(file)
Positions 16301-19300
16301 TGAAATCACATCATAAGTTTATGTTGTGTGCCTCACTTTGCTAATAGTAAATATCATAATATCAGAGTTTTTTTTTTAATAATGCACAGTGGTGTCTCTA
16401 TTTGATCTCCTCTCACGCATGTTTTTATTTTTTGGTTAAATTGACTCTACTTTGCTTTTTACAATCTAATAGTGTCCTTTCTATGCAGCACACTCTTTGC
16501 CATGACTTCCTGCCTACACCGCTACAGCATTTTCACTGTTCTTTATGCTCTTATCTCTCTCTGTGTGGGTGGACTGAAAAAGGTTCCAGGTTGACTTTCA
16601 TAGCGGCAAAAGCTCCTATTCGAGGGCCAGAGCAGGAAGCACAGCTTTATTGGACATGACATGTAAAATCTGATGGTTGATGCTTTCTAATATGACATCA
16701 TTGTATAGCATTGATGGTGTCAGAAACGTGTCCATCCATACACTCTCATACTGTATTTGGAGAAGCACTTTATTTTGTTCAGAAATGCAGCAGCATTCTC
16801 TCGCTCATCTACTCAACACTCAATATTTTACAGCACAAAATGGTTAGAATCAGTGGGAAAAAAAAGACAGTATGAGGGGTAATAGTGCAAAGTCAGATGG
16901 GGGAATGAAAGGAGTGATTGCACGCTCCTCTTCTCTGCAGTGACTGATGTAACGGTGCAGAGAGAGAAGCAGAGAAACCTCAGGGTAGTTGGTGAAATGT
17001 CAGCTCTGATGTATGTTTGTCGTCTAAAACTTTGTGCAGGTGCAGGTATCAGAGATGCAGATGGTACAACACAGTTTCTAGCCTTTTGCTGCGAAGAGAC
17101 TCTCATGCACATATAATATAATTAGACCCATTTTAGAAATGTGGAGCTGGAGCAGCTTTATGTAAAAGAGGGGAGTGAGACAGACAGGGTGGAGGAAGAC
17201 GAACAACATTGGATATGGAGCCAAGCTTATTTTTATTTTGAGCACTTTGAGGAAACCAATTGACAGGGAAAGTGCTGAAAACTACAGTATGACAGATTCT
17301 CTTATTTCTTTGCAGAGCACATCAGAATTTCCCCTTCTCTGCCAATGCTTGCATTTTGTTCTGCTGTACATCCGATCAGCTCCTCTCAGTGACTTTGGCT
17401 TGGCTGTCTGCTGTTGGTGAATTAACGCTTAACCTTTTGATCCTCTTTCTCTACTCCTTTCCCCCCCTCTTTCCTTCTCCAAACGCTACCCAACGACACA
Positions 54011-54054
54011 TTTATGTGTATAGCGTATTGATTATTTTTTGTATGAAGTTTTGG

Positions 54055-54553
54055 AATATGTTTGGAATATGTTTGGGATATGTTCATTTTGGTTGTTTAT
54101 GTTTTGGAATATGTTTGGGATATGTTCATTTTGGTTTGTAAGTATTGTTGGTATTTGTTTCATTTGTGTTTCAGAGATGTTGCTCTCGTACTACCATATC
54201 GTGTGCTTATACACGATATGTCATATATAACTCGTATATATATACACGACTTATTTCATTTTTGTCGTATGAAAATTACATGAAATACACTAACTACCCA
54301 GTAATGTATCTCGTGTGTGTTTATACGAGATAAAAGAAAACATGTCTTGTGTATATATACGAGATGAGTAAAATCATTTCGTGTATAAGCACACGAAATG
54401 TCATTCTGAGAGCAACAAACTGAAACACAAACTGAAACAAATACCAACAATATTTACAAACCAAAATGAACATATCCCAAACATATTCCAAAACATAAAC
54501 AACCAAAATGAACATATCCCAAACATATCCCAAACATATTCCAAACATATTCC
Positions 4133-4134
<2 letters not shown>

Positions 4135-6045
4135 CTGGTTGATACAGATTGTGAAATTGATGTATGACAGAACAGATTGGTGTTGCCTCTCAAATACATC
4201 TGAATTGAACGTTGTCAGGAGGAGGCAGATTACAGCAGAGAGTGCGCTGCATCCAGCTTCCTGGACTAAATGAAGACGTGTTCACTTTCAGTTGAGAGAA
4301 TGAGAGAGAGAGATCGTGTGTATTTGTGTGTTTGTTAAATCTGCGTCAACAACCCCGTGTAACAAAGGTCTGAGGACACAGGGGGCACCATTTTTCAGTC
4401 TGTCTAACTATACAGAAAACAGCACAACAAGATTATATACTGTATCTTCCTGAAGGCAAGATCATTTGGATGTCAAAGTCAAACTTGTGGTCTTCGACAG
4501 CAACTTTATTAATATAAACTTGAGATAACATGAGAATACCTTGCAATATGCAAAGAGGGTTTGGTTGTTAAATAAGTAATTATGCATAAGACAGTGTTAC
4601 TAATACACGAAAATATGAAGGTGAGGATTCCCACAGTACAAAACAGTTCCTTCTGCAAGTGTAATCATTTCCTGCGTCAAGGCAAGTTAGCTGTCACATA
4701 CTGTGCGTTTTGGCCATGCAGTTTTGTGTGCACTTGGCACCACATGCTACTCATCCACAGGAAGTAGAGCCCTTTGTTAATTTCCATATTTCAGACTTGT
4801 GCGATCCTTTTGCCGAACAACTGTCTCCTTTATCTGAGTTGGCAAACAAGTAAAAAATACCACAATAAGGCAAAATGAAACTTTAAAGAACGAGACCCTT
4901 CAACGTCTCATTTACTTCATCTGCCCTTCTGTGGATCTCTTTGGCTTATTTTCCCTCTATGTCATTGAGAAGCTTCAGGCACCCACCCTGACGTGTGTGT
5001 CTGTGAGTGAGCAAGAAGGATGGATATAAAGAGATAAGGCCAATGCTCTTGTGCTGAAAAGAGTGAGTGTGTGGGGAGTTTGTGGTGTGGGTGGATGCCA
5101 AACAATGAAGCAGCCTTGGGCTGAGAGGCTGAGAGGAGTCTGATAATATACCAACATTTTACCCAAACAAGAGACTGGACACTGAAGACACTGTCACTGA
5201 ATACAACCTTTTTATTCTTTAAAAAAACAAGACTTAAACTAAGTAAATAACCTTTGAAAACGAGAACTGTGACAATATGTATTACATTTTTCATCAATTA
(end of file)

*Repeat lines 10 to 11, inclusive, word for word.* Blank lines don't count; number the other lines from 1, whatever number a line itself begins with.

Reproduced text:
17101 TCTCATGCACATATAATATAATTAGACCCATTTTAGAAATGTGGAGCTGGAGCAGCTTTATGTAAAAGAGGGGAGTGAGACAGACAGGGTGGAGGAAGAC
17201 GAACAACATTGGATATGGAGCCAAGCTTATTTTTATTTTGAGCACTTTGAGGAAACCAATTGACAGGGAAAGTGCTGAAAACTACAGTATGACAGATTCT